STUDENT BLOG #2 | Gender Equality Stream | June 11, 2017
By Veronique L. Porter
The Hair, Skin, and Education of Black Girls
Photo credit Devin Trent
I wrote this blog post in high anticipation of the Centre for Education and International Development (CEID) symposium on June 15th, and the discussions to follow around the CEID’s thematic areas including gender equality and women’s rights.
As I struggled to write this blog post, my classmate suggested I write about something I am passionate about. She is familiar with my social media, and knows my interests run wide and deep from my various posts. While my interests range across many areas, subjects, and themes, people of color are at the center. As an Education, Gender, and International Development student at UCL’s Institute of Education, right now I am keen to take a deeper look at Black girl’s education.
Despite my formal and informal studies and my life long experience, I somehow felt underqualified as I began to write. This is not an unfamiliar or irrational feeling. Rather it’s a response to subtle and obvious conditioning that my kinky hair and dark skin are not the features associated with educated, qualified people. And this reaction is not my unique struggle.
Black girls get these cues every day, often within the school environment. Schools in the United States often punish and suspend Black girls for being loud and aggressive at much higher rates than their peers, consistent with the perception of dark skinned women being angry and defiant. One ten-year-old student in the United States faced bullying at two schools over her dark complexion. To make matters worse, her teacher handed her a black crayon, instead of a brown one, during an assignment to draw self-portraits.
On an institutional level, many school policies regulate Black hair. Another US student was told her textured hair was “out of control and all over the place.” She was threatened with expulsion from the school if her hair was not “fixed or styled,” as her textured hair was considered a fad, which is against school policy. A school in South Africa told a student that she could not take her exams if she did not straighten her hair or make it “more beautiful.” A Black university student was barred from entering the university building in Brazil, because her “Black Power” hairstyle was too political. These are not policies that restrict styles but the texture as it naturally grows from these students’ heads.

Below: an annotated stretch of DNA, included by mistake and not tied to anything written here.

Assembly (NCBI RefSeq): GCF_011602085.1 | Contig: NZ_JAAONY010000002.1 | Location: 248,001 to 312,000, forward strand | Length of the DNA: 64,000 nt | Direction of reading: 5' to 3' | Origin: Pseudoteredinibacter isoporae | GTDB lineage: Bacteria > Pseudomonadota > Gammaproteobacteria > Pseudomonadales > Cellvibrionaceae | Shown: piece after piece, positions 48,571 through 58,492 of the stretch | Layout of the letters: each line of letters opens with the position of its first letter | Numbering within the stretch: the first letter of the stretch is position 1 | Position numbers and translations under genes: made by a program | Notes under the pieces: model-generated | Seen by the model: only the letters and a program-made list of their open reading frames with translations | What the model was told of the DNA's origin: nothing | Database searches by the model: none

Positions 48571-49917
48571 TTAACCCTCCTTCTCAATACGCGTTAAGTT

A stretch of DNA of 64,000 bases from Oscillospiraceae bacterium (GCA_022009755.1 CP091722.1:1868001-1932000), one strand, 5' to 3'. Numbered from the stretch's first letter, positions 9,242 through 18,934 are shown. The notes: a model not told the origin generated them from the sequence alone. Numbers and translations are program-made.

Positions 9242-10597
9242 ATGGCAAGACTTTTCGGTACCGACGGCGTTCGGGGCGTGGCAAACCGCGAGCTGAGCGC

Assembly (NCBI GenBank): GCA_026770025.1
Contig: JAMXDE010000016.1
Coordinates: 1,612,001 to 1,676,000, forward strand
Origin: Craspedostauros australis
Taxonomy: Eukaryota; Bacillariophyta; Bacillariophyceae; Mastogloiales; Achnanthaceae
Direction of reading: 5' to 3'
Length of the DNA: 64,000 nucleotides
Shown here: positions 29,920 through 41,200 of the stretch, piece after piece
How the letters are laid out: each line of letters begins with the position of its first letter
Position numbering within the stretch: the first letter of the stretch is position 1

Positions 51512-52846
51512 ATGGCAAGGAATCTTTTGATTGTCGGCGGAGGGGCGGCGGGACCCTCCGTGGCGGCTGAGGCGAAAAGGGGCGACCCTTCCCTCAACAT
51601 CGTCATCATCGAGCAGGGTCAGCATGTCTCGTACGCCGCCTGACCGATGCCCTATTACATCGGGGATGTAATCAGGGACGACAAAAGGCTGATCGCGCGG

The instances mentioned above are only a few examples of the intolerance that Black girls face based on their physical features. Stories like these regularly appear on news websites, in the content podcasts and blogs, and in my social media feeds, usually from sources that purposefully include Black news, events, and culture. The prevalence of these policies send clear messages to Black girls that they are not welcome in the learning environment without altering themselves. They should have a docile demeanor and be sure not to voice their opinion for fear of being perceived as being disruptive or defying authority. Highly textured hair needs to be altered for the classroom otherwise it is distracting or unkempt.
I say “Black” knowing that this is a very American way to label dark skinned people. Yet this is the most authentic way for me to describe the common denominator of the groups of people identified by their dark skin, and who face various types of oppression and discrimination in communities all over the world on the basis of their dark complexion.
My feelings of inadequacy, while sometimes frequent, are often brief. I know that I am knowledgeable and equally capable as my peers from other nationalities and of other complexions. But Black girls all over the world are shaping their personalities, their lives, their futures based on the information we give them in society and especially in school. There should not be an association with students’ physical characteristics and their learning. Schools can create and reinforce standards that make it more difficult for Black girls to learn by making them uncomfortable in their own bodies. But schools can also create a setting that values learning over appearance. The first step in creating a welcoming and equitable learning environment in schools is to allow Black girls to be Black students and eliminate policies that target their innate features.
I am looking forward to the ways the new Centre for Education and International Development (CEID) gender equality and women’s rights will contribute to girls’ education for girls of all backgrounds, ethnicities, and nationalities. But selfishly, I want more focus on the education of Black girls, so the Black girls of tomorrow don’t have to face the same oppression and inequality as the Black girls of today. I hope to discuss this topic more with my classmates and education experts during the CEID launch event, Thursday, June 15th.
Written by: Veronique L. Porter
Veronique has years of professional experience working in West Africa on education, youth development, and health, and supporting various USAID development programming from Washington, DC. At the time of writing, Veronique is studying the MA in Education, Gender and International Development (EGID) at the IOE.